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A producer or an agent has asked to read your script? Congratulations! You must be thrilled. But wait! What if he steals your idea?
Okay, relax. While plagiarism happens and is therefore a concern, it's a minor one. A legitimate agent or producer won't steal your work. If he's interested in your script, it's easier to pay you than to re-invent it himself. Besides, litigation is expensive, and his reputation is at stake.
There's little reason to become paranoid about this issue, especially since there are precautions you can take. Follow these guidelines to protect both you and the people you pitch to:
• Register your script with the US Copyright Office and the Writers Guild of America (WGA). Reputable agents, producers, and competitions will strongly recommend or even insist you register your script before showing it to them. While registration doesn't prevent plagiarism, it does provide you with legal proof of the material's existence. If you go to court, the WGA can testify to that evidence. http://www.wgawregistry.org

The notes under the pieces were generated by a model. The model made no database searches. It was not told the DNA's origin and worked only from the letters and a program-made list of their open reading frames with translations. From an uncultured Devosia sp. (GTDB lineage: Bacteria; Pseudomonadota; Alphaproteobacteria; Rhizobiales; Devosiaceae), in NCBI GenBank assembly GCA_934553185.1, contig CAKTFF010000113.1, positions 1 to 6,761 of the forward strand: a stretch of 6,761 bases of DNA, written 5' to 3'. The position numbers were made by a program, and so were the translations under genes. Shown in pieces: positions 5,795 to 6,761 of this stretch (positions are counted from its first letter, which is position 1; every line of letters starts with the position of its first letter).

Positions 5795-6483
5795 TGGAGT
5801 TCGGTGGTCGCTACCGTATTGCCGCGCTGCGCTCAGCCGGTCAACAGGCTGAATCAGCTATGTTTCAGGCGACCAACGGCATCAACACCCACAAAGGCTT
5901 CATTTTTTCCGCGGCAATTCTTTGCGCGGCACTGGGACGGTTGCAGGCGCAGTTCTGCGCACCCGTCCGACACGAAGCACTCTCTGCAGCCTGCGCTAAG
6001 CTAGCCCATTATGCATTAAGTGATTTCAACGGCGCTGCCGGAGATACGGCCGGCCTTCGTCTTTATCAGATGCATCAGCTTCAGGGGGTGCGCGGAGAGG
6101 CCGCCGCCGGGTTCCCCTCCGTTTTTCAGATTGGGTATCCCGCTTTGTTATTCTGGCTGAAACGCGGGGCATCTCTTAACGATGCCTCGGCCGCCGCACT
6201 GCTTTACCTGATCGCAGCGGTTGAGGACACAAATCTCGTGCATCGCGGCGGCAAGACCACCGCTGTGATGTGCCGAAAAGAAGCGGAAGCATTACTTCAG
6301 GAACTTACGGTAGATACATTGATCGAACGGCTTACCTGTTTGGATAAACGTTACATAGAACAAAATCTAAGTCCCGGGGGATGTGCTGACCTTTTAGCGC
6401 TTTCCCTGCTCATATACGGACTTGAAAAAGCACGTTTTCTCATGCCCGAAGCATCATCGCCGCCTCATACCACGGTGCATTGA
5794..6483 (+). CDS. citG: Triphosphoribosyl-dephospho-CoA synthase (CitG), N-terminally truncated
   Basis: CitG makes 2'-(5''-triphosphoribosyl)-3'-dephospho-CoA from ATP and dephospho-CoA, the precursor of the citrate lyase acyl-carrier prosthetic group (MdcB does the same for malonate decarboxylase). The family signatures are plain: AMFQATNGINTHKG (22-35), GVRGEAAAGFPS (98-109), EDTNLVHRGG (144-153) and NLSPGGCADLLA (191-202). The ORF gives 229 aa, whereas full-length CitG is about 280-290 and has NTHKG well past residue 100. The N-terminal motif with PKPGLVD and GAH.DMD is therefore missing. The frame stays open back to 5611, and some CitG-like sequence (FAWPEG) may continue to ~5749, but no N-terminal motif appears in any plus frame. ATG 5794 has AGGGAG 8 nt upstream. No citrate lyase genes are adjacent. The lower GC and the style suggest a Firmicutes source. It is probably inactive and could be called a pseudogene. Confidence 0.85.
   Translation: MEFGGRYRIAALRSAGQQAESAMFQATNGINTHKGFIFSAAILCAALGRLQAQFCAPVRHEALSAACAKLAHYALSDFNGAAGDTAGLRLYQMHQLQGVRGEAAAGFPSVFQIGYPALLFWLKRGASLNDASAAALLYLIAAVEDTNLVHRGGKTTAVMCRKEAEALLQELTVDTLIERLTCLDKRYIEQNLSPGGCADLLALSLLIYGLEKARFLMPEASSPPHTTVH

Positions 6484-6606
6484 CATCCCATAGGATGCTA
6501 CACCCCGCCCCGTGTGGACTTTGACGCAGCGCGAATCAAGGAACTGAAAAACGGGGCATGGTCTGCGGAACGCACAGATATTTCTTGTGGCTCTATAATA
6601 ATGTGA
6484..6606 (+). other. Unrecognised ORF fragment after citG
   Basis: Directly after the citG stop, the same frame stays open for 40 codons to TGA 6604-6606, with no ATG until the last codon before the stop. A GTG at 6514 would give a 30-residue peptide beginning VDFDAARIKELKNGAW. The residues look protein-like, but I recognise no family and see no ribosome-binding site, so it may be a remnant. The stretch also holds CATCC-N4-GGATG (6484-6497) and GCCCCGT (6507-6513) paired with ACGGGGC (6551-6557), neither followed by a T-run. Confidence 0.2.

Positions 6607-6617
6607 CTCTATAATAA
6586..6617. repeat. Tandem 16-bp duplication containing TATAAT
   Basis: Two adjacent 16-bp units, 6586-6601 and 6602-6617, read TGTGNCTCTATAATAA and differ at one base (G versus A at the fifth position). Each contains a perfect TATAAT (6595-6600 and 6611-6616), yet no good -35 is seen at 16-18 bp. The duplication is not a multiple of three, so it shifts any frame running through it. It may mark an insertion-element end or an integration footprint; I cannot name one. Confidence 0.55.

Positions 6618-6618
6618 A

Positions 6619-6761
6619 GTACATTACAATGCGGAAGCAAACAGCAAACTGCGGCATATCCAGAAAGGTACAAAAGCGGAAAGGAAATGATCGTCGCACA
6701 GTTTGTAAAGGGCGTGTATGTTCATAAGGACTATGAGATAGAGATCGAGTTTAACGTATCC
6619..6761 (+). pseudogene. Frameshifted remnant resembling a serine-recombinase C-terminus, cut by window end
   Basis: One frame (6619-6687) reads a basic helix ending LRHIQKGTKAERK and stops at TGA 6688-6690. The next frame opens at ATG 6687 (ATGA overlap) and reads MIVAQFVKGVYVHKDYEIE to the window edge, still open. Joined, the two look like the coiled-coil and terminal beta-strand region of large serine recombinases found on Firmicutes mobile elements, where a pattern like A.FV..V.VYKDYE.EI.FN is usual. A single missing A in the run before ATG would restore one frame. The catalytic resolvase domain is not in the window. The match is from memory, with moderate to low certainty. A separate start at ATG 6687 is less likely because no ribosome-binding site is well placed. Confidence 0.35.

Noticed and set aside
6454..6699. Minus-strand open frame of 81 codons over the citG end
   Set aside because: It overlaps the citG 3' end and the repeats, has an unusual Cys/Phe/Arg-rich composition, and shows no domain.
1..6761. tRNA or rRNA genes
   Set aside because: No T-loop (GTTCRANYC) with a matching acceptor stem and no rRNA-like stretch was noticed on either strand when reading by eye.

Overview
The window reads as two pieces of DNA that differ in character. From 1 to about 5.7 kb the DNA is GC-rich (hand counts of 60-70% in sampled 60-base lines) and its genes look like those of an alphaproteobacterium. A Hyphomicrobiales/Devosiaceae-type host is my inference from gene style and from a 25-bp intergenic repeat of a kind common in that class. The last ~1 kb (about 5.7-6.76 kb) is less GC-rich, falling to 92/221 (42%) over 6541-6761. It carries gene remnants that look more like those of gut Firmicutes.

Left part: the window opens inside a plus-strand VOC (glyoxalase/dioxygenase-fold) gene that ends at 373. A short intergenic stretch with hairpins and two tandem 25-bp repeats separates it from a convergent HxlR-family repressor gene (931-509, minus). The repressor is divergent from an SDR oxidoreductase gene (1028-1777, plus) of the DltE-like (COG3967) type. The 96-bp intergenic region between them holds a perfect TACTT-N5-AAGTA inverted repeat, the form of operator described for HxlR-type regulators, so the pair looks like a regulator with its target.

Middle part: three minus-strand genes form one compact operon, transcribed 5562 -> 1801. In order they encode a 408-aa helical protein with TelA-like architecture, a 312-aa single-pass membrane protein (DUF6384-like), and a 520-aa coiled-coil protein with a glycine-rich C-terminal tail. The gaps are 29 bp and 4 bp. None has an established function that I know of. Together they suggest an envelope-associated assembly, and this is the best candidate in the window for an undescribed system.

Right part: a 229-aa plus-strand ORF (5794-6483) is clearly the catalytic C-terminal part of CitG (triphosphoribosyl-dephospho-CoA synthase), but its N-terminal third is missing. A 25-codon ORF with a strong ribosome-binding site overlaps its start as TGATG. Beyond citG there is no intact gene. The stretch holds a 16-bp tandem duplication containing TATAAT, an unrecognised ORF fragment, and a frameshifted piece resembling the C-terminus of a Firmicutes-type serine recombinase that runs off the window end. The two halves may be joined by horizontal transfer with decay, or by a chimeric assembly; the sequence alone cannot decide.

• Be selective of whom you pitch to. Try to find out a little bit about each person seeing your script. Work only with agents who are WGA signatories. A WGA-signatory agent is bound to abide by the WGA's rules, written to protect the writer. You'll find a list at http://www.wga.org.
• Keep all notes, drafts, and correspondence about your script, from scribbles on a napkin to the finished product. Create a paper trail that proves you are the author of the script.
• Establish a clear business relationship. If vague promises are made, follow up in writing ASAP confirming the agreement as you understood it.
• Finally, keep in mind that ideas and storylines can't be protected. Only your script falls under protection.